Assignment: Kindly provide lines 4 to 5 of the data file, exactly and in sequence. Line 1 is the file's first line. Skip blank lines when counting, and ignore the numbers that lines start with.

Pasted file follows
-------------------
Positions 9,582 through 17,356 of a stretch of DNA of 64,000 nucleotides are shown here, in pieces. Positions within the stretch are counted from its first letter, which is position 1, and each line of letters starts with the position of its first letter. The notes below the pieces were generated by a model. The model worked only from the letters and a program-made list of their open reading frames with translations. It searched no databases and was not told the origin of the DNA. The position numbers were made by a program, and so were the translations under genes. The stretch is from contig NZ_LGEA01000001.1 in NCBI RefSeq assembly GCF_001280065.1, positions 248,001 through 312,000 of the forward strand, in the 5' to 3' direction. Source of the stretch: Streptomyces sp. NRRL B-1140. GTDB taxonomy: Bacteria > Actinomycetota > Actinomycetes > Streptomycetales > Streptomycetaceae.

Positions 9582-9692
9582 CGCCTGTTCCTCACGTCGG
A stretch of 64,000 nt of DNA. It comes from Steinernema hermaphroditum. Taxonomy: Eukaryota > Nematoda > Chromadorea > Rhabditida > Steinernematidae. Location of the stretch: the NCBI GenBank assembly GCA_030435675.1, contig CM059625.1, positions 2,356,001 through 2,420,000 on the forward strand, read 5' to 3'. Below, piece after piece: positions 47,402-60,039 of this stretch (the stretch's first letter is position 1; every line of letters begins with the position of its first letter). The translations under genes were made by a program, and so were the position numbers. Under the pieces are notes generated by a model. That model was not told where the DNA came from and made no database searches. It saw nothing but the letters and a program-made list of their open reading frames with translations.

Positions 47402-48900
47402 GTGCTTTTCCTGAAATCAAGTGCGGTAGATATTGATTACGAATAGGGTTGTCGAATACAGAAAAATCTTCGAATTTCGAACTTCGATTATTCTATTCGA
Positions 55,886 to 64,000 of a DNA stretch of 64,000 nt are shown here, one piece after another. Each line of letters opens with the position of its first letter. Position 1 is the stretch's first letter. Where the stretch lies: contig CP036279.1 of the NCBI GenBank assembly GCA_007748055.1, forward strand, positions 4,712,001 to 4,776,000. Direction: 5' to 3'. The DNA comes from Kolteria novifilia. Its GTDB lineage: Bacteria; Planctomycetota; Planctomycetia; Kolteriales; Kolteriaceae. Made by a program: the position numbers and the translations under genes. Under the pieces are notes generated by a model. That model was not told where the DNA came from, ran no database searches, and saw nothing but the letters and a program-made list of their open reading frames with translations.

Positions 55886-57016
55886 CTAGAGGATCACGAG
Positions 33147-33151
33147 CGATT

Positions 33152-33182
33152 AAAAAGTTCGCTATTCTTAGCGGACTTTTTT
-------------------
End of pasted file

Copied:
A stretch of 64,000 nt of DNA. It comes from Steinernema hermaphroditum. Taxonomy: Eukaryota > Nematoda > Chromadorea > Rhabditida > Steinernematidae. Location of the stretch: the NCBI GenBank assembly GCA_030435675.1, contig CM059625.1, positions 2,356,001 through 2,420,000 on the forward strand, read 5' to 3'. Below, piece after piece: positions 47,402-60,039 of this stretch (the stretch's first letter is position 1; every line of letters begins with the position of its first letter). The translations under genes were made by a program, and so were the position numbers. Under the pieces are notes generated by a model. That model was not told where the DNA came from and made no database searches. It saw nothing but the letters and a program-made list of their open reading frames with translations.

Positions 47402-48900